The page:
Collapse of Cultural Consistency

Minority cultures have always survived as an illusion of a balanced rational-protection extended by the majority. That is, the majority culture has always depicted minor culture as an independent rational entity, portraying its survival as the basis of a modern tolerant society. However, this is fundamentally and factually not true.

I will use Sikhs living in United Kingdom to illustrate the point.

Like the Gurkhas, Sikhs are intrinsically docile, peaceful, caring, thoughtful, hospitable, and accommodating. Their polite tolerance has led them to be used, abused, and taken advantage of. We saw this in India’s promises pre-independence, and we see it today in how they are treated in the UK and other western countries.

In the United Kingdom, Sikhs have repeatedly had their cultural identity and articles of faith downgraded to a point where their kirpan, which for spiritual reasons has to have a 9 inch blade, has systematically been reduced in length to a 6 inch blade. Furthermore, the wearer is refused entry aboard a commercial flight. The equally important instrument that every turban-wearing Sikh carries, namely a five inch blunt needle used to tuck back hair that escapes along the lower edge of the turban, is also not permitted on board commercial flights. By contrast, Indian airlines permit both these article of faith – the kirpan and tucking-needle – as part of the essential grooming kit of every male Sikh.

So, let’s examine some of the reasoning behind the constant abuse and meddling through which the British government denigrates Sikh lifestyle, cultural norms, and religious heritage.

The primary facilitator of these attacks on Sikhs is their own deep capacity for tolerance. They deem it impolite to protest openly and overtly, because they consider the opposition should be culturally civilised. However, if the other side refuses to see the value of the Sikhs’ initial reasoning then Sikhs (like Gurkhas) consider the other side to be emotionally retarded, mentally inadequate, culturally uncivilized, and allow the opposition to ride roughshod over them. Their opponents just think ‘well, that was easy’.

Democracy is founded on the concept that the minority’s wellbeing is an unquestionable right, and a civilisation that protects minority rights is considered enlightened and modern. However, in the United Kingdom, Sikhs have always experienced the opposite of this maxim.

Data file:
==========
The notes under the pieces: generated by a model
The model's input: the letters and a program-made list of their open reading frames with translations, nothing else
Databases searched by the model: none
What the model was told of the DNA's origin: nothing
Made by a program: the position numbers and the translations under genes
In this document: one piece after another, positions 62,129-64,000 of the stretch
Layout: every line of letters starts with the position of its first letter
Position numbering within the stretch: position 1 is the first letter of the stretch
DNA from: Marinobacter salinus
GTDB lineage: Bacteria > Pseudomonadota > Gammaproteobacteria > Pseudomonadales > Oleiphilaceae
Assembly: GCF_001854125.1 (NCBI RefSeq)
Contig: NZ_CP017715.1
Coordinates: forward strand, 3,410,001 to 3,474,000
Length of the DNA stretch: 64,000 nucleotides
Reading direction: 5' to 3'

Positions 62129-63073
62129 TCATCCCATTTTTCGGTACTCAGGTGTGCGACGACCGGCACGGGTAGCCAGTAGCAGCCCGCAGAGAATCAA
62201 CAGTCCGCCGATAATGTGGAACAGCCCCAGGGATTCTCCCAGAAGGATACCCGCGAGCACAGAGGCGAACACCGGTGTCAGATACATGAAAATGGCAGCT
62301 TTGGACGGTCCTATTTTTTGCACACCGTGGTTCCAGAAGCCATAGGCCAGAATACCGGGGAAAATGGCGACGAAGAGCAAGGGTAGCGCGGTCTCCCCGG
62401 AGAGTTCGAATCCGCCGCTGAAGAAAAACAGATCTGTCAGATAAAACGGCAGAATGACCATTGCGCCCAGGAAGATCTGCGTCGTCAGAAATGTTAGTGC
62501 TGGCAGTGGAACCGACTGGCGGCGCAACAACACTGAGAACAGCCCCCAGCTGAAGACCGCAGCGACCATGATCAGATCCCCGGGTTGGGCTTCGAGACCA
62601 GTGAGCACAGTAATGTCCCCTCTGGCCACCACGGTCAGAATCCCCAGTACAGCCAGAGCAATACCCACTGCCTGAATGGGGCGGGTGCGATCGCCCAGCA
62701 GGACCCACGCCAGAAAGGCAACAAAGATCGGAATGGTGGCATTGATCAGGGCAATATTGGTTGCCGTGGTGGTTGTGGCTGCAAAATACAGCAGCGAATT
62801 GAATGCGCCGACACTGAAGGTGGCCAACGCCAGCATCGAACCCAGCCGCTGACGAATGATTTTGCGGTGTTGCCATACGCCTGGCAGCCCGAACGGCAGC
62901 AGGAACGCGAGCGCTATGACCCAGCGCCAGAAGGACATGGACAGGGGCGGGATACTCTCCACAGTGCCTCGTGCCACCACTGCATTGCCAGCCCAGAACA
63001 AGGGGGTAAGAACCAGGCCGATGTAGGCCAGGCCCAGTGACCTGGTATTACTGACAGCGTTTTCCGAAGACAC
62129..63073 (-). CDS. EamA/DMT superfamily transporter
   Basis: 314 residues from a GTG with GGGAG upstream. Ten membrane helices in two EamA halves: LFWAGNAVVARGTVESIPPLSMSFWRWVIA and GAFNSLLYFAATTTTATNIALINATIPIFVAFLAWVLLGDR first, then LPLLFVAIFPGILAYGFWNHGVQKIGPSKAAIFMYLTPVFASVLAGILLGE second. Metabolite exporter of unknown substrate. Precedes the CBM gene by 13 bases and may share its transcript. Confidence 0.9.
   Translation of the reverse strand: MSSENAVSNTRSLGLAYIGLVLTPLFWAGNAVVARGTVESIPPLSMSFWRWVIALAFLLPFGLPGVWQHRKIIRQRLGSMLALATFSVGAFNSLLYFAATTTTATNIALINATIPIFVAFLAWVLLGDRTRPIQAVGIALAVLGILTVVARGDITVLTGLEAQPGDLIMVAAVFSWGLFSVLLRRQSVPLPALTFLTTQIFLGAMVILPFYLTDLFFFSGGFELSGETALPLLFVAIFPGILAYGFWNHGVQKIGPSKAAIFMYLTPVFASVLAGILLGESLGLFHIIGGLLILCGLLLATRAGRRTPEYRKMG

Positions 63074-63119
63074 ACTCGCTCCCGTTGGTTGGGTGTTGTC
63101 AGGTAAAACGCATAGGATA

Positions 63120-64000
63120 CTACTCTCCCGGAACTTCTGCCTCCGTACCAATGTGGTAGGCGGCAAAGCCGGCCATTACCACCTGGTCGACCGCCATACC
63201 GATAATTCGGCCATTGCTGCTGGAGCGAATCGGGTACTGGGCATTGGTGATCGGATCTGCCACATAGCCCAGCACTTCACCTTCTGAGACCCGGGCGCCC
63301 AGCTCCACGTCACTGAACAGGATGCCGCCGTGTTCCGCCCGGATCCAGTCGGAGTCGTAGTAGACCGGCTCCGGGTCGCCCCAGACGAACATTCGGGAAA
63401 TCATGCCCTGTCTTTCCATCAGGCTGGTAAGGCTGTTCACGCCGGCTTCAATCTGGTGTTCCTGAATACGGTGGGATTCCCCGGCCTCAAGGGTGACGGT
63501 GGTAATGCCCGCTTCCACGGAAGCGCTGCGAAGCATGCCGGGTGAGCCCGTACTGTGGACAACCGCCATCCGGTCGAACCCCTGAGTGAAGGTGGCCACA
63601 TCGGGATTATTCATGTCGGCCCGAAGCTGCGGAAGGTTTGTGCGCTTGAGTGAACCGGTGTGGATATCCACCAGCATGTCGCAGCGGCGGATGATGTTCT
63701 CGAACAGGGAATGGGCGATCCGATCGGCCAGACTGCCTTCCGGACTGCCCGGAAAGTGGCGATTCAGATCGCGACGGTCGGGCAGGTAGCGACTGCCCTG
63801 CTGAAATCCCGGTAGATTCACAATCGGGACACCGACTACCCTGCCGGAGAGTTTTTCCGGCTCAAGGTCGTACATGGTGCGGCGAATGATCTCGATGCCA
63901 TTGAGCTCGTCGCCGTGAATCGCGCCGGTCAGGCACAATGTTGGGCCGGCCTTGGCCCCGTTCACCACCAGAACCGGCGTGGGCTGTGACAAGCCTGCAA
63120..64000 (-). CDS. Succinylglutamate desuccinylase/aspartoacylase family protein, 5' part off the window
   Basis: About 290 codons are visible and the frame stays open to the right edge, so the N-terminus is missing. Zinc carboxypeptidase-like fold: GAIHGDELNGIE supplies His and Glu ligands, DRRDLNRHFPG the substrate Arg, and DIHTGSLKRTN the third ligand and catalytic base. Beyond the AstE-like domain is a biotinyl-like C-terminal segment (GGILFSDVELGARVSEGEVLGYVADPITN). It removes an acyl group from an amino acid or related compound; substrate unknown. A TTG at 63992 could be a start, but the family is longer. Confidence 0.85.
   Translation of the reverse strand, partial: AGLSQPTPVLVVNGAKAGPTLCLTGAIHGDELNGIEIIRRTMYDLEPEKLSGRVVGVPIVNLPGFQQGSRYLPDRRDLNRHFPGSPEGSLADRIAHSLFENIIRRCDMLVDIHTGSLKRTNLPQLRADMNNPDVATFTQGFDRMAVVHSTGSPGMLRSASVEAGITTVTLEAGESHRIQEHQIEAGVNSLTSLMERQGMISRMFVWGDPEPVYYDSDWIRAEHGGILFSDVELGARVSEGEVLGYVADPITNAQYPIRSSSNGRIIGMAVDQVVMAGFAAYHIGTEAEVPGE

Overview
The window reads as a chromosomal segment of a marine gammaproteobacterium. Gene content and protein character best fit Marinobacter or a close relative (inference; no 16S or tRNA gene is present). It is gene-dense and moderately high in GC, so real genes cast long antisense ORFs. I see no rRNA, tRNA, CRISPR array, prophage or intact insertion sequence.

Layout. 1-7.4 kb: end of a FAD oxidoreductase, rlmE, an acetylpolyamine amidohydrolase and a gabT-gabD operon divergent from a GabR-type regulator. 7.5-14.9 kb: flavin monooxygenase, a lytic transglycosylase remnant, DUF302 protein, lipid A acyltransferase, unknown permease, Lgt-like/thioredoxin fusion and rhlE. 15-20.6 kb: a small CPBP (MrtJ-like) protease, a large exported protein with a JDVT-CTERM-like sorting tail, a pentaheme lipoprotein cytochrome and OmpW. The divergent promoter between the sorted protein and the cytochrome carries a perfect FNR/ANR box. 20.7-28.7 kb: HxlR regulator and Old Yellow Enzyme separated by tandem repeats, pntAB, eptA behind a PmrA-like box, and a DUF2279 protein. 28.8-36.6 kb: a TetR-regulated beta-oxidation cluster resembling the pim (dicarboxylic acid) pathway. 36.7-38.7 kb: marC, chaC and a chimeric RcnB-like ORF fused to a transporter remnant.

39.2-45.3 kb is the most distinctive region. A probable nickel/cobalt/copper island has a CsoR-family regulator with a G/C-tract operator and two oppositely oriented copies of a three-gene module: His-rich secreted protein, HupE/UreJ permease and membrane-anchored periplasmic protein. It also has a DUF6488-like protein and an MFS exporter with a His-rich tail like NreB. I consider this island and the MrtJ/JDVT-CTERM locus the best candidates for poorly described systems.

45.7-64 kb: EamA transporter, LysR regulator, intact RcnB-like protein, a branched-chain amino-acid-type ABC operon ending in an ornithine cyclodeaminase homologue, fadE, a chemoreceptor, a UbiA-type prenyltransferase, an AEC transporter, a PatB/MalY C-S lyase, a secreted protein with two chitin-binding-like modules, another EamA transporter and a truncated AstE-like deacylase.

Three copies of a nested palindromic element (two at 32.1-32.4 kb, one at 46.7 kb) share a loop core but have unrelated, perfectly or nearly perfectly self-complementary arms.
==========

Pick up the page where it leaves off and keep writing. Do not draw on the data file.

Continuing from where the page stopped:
Additionally, Sikhs often create their own problems because their lack of guile, scheming, cunning, and deceit repeatedly short-changes them.

I will share some recent examples to illustrate the point.

During March and April, Sikhs exercise a traditional and fundamental faith-rite of taking the Sri Gurugranthsahibji on a spiritual cleansing and purifying procession, called ‘Nagar Kirtan’, through the streets from one Gurdwara to another of a given town, or indeed circumambulating the local streets of a Gurdwara if it is the only one in the town. Over the past ten and more years, the advent of Sikh-run radio and television stations has given Sikhs a new-found freedom of speech platform. This has led eager, well-intentioned but untrained reporters, and equally well-intentioned but untrained editors to allow utterly thoughtless, ill-informed individuals to express their opinions on the public media platform.

One elderly rotund man who happened not to wear a turban and represented one of the Gurdwaras of Southall stated: ‘The event is not managed professionally, and the free food stalls only serve rich Panjabi fare when they should only serve healthy food’ (from which I assume he meant a Mediterranean diet) ‘as our diet is very unhealthy and our people don’t do any exercise on top of that…’. This idiotic, ill-informed man’s views were broadcast live without any form of correction.

Why?

Because the reporters were all recent settlers in the UK. To not question or challenge a statement is a bedrock of their socialization, such that any mention of a European experience is lapped up verbatim even if it is utter nonsense.